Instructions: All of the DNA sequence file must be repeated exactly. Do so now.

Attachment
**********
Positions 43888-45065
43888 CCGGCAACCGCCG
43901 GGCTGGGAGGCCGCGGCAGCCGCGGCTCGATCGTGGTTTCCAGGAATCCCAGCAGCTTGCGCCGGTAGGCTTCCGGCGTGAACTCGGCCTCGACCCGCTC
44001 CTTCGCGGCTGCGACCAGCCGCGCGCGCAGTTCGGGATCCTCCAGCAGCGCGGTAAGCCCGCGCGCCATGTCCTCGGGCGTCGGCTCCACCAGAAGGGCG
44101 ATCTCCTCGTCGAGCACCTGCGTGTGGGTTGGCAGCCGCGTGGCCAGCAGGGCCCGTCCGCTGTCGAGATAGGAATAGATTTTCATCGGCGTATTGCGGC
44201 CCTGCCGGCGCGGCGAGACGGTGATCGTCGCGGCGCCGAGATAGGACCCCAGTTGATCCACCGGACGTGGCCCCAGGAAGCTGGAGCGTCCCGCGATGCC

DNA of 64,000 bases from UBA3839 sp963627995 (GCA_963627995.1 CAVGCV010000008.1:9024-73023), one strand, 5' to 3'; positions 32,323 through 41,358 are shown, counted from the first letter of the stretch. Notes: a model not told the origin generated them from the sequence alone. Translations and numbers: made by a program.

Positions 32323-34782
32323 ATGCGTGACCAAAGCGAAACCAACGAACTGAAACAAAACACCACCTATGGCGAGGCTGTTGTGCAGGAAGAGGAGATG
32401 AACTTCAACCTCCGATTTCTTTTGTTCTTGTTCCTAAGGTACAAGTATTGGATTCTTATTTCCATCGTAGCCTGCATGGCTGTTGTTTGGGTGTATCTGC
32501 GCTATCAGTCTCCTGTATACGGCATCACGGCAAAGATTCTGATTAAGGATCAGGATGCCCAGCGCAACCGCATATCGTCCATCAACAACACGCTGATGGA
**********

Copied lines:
Positions 43888-45065
43888 CCGGCAACCGCCG
43901 GGCTGGGAGGCCGCGGCAGCCGCGGCTCGATCGTGGTTTCCAGGAATCCCAGCAGCTTGCGCCGGTAGGCTTCCGGCGTGAACTCGGCCTCGACCCGCTC
44001 CTTCGCGGCTGCGACCAGCCGCGCGCGCAGTTCGGGATCCTCCAGCAGCGCGGTAAGCCCGCGCGCCATGTCCTCGGGCGTCGGCTCCACCAGAAGGGCG
44101 ATCTCCTCGTCGAGCACCTGCGTGTGGGTTGGCAGCCGCGTGGCCAGCAGGGCCCGTCCGCTGTCGAGATAGGAATAGATTTTCATCGGCGTATTGCGGC
44201 CCTGCCGGCGCGGCGAGACGGTGATCGTCGCGGCGCCGAGATAGGACCCCAGTTGATCCACCGGACGTGGCCCCAGGAAGCTGGAGCGTCCCGCGATGCC

DNA of 64,000 bases from UBA3839 sp963627995 (GCA_963627995.1 CAVGCV010000008.1:9024-73023), one strand, 5' to 3'; positions 32,323 through 41,358 are shown, counted from the first letter of the stretch. Notes: a model not told the origin generated them from the sequence alone. Translations and numbers: made by a program.

Positions 32323-34782
32323 ATGCGTGACCAAAGCGAAACCAACGAACTGAAACAAAACACCACCTATGGCGAGGCTGTTGTGCAGGAAGAGGAGATG
32401 AACTTCAACCTCCGATTTCTTTTGTTCTTGTTCCTAAGGTACAAGTATTGGATTCTTATTTCCATCGTAGCCTGCATGGCTGTTGTTTGGGTGTATCTGC
32501 GCTATCAGTCTCCTGTATACGGCATCACGGCAAAGATTCTGATTAAGGATCAGGATGCCCAGCGCAACCGCATATCGTCCATCAACAACACGCTGATGGA